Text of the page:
The Compound Effect –  Building Flavors Note by Note  

I am always amazed at the unique power of food.

The way a delicious meal can nurture not only our bodies but also our souls. 

It can create a sense of community, share a culture, and even be an outlet for artistic self-expression.

This is why I love working in the food & beverage industry. Through the intersection of culinary arts and food science, you get the opportunity to create memorable taste experiences for consumers to share and delight in.

Finding this perfect balance between the art and science of food is the secret to creating incredible flavors that wow consumers and keep them coming back for more.

Like many of the great artists and scientists of the past, our flavors start by finding inspiration from nature.

food scientists

Nature as Your Teacher

When you’re recreating the taste of beloved foods with the depth and complexity of dairy, it helps to have the mind of a composer.

In the same way that a collection of notes from different instruments come together perfectly as a symphony, the combination of natural components and the byproducts of processes like fermentation, enzymatic conversion and extraction can create the layered richness and intricacies characteristic of dairy products.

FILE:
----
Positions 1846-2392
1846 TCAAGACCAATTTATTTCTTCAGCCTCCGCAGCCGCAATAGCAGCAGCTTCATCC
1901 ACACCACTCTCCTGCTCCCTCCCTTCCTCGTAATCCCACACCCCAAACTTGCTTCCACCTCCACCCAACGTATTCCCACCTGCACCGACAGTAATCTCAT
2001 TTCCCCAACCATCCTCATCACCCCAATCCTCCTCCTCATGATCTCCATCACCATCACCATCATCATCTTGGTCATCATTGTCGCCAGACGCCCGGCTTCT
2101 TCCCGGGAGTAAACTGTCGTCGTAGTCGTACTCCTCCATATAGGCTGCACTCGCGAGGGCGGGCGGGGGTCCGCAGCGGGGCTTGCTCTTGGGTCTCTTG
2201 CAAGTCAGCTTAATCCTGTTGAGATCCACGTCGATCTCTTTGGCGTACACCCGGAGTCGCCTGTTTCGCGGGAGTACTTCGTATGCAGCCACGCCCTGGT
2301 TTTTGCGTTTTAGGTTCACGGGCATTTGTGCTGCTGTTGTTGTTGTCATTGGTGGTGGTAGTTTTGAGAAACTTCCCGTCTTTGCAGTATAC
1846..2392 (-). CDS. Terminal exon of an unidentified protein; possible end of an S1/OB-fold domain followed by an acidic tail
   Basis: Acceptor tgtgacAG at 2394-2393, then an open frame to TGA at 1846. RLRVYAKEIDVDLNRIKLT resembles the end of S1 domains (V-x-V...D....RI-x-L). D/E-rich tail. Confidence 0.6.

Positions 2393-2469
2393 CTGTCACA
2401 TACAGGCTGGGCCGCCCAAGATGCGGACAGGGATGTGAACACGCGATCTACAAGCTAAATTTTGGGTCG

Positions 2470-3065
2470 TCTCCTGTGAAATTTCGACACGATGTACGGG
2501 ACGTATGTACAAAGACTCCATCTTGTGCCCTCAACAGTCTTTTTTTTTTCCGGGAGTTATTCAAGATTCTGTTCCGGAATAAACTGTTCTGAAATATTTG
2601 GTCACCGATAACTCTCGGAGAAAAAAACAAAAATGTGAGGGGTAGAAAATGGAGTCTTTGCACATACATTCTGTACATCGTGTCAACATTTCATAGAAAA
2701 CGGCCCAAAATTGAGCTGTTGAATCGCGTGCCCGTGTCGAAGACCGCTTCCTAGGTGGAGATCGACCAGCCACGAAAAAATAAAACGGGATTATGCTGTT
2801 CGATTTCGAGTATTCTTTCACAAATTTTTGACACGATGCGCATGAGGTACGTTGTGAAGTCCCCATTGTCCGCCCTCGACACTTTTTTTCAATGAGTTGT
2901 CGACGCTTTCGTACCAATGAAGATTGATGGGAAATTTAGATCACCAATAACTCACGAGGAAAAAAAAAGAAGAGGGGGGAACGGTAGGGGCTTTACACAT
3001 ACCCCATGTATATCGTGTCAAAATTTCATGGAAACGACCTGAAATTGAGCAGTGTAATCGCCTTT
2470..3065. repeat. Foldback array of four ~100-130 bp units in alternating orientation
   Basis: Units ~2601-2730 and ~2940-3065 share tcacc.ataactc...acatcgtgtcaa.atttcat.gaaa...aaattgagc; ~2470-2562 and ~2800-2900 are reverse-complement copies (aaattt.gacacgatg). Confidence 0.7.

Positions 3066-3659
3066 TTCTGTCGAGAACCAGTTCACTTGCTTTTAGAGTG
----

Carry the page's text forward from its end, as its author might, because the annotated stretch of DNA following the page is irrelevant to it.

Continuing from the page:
As Edlong Sensory Manager Julie Drainville explains in a recent article, building authentic flavors must start by identifying the nuances of the specific profile. “Take a “basic” application like a cream cheese. It may seem simple, but if you think about it, it is incredibly nuanced and multidimensional. On top of the cheese notes, you may also have cream, butter, and cultured notes. Without each of those aromatic aspects present, your cream cheese will always lack the authenticity needed to differentiate it from others.” 

To put it another way, nature has to be your teacher. Success starts by taking a lesson from the real thing. 

How We Make it Taste “Just Like the Real Thing”

Gouda cheese

At Edlong, to understand what makes a Gouda different from an Emmental or distinguishes one type of Cheddar from another, we first have to analyze the profile of the original product. 

For me, this is where culinary art and food science meet. Through sensory research, we first map out how consumers may perceive the general attributes, or “flavor notes”, that make up the given taste profile. Then our scientists and flavorists figure out how that culinary information translates into chemistry in order to recreate it from the ground up.

“In a nutshell, to recreate the foodstuffs, we first have to study them directly.” explains Eric Diaz, Edlong Flavorist. “Basically, what we do here with flavor chemistry is we identify the natural compounds that produce the various notes of a profile. Then we source the individual components. They can be found and extracted from the source material, i.e. the original product, or from other unrelated natural sources. Chemically and structurally, they both will taste and function the same.”